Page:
Old bones can regain youthful healing power, study finds
Broken bones in older people are notoriously slow to heal, but researchers at SickKids and Duke University School of Medicine may have identified a way to help them heal faster and better.
TORONTO – Broken bones in older people are notoriously slow to heal, but researchers at The Hospital for Sick Children (SickKids) and Duke University School of Medicine (Duke Medicine) may have identified a way to help them heal faster and better. The study, published in the May 19 edition of the journal Nature Communications, found that there are certain factors in blood cells that influence how bones heal.
“We proved that young blood cells actually have the capacity to rejuvenate bone repair in older bones,” says Dr. Benjamin Alman, senior author of the study, Adjunct Scientist in Developmental & Stem Cell Biology at SickKids, and Chair of the Department of Orthopaedic Surgery at Duke Medicine. “It’s not that bone cells, or osteoblasts, can’t heal as efficiently as we age, it’s that the other cells may be providing the wrong signals to those cells, causing reduced healing.”
The research team not only traced what signals go wrong when older bones don’t heal properly, but also successfully manipulated the process in mouse models by both circulating blood and transplanting bone marrow from a young mouse into an older mouse. This prompted the older mouse’s bones to heal faster and better, more like the bones in the younger mouse.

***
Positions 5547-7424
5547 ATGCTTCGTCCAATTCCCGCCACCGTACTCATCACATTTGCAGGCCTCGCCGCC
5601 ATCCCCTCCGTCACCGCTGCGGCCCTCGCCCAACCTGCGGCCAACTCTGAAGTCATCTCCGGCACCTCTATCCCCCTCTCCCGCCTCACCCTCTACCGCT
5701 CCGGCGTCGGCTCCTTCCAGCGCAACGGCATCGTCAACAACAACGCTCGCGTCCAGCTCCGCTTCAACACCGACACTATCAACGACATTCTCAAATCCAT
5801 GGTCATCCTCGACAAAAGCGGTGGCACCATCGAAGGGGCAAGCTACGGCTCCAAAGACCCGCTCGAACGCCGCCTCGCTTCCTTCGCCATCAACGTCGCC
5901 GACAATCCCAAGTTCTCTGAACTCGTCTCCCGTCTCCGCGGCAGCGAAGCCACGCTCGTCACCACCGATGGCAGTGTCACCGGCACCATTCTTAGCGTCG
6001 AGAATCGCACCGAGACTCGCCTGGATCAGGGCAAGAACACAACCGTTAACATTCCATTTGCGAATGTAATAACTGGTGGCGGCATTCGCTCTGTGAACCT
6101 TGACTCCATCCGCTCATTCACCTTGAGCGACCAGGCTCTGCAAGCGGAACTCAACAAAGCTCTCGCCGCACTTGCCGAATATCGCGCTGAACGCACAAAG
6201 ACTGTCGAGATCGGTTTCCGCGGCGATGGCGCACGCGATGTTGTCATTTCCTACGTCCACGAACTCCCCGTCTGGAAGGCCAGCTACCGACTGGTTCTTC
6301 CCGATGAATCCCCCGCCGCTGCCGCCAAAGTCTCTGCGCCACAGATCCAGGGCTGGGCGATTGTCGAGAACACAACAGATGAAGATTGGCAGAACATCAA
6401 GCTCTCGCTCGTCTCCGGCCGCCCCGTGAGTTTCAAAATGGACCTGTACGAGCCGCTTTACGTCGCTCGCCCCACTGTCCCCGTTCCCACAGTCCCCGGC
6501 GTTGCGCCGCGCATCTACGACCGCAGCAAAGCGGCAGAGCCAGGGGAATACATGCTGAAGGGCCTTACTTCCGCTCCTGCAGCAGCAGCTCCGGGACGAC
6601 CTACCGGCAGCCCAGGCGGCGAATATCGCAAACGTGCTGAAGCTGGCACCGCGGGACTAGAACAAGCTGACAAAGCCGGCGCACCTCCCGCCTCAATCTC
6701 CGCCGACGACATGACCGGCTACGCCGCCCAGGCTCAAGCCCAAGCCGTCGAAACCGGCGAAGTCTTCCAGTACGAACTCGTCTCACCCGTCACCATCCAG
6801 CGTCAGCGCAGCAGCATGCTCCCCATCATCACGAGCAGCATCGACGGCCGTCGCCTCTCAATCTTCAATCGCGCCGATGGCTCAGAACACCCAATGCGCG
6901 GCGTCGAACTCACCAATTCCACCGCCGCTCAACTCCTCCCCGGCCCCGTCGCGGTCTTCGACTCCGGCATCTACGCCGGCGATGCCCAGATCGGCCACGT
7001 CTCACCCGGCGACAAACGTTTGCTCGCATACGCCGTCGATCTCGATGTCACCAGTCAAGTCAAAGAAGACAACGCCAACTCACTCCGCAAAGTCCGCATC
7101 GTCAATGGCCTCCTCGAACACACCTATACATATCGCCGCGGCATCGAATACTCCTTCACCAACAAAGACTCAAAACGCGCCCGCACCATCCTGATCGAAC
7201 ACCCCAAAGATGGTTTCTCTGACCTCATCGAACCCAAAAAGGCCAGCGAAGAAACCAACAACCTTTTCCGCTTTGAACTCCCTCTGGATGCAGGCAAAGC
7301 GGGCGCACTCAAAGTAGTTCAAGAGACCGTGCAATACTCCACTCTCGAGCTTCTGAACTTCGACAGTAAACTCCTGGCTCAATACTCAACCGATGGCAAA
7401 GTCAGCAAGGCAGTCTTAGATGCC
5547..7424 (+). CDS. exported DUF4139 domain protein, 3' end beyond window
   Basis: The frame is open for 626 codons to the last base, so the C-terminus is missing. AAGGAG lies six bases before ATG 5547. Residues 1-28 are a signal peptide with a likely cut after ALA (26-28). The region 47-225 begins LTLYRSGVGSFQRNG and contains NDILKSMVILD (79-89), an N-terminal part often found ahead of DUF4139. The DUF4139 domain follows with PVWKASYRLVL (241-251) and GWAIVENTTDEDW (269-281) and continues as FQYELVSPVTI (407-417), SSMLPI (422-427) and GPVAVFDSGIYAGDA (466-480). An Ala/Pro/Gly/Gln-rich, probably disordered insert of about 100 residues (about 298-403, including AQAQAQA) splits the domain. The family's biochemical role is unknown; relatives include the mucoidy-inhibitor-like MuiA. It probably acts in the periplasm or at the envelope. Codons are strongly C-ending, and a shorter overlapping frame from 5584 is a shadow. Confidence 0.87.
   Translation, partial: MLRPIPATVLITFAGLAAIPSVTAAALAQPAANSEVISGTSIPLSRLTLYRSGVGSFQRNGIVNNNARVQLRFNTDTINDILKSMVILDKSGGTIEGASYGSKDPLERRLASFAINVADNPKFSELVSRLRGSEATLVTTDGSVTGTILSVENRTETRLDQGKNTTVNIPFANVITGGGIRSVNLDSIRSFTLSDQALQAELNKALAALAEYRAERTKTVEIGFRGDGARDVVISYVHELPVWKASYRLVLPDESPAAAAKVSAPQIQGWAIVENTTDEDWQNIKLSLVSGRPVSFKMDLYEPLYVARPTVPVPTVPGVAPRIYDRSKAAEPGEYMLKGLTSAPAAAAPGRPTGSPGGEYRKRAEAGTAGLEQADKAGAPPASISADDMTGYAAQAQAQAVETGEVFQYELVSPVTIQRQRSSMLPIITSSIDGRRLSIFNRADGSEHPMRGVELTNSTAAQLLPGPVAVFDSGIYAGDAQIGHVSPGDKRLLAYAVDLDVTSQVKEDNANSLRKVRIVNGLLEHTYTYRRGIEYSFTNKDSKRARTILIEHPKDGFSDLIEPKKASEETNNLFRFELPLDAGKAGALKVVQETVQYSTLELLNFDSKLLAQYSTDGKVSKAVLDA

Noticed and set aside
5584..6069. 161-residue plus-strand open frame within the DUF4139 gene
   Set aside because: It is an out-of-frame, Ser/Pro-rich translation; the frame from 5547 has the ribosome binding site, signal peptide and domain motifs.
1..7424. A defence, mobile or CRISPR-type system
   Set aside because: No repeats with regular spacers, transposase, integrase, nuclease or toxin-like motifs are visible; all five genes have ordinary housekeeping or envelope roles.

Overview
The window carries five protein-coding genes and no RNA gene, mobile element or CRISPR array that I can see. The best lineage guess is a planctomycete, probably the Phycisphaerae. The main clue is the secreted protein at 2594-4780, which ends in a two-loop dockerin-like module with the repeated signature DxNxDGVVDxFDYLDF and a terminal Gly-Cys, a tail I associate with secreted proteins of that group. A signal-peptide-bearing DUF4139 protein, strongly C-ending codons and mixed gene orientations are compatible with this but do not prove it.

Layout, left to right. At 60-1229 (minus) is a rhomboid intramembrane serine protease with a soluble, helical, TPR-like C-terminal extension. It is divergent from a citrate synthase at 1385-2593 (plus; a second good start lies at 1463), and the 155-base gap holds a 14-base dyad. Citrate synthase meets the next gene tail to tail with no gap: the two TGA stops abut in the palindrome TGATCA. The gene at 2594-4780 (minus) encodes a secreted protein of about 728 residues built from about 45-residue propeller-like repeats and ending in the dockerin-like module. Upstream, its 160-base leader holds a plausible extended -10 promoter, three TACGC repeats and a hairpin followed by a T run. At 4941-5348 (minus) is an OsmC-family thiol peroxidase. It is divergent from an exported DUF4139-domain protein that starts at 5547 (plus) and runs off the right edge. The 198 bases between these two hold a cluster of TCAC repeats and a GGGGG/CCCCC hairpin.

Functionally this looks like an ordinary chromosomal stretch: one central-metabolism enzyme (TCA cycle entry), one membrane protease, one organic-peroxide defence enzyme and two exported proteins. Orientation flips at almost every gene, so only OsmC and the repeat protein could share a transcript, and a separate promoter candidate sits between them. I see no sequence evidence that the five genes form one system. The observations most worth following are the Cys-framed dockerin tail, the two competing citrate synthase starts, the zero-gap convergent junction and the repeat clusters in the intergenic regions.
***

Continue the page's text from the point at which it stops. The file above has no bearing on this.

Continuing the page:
The findings build on earlier research by this team and others, which identified an important role for a protein called beta-catenin in the rejuvenation and repair process. The protein requires precise modulation for successful bone-fracture repair. In older people, beta-catenin levels are elevated during the early phases of bone repair, leading to the production of tissue that is more like scar tissue than bone. The presence of this tissue can disrupt bone healing.
In the new study, the researchers found that they could manipulate beta-catenin levels by exposing older mice to the blood circulation of younger mice, essentially correcting the intricate formula necessary for the healthy bone repair observed in younger mice.
The researchers replicated the findings using bone marrow cell transplantation from young to old mice, again demonstrating that young blood cells are able to recalibrate the beta-catenin signalling during early fracture repair, restoring healthy bone-healing in old mice.
“This is exciting because it suggests that drug therapies may be able to decrease beta-catenin levels or control the inflammatory process to improve fracture repair, both in older adults and perhaps in people who have received bone implants,” says Dr. Gurpreet Baht, lead author of the study and Research Fellow in Developmental & Stem Cell Biology at SickKids. “The next steps are to figure out what cells and/or proteins in the blood are making beta-catenin go up in older adults, so that we can target that cause, and explore drugs that can be used in patients to safely and effectively change beta-catenin levels.”
The study received funding from the Canadian Institutes of Health Research and from Duke. The work was done at SickKids and Duke Medicine.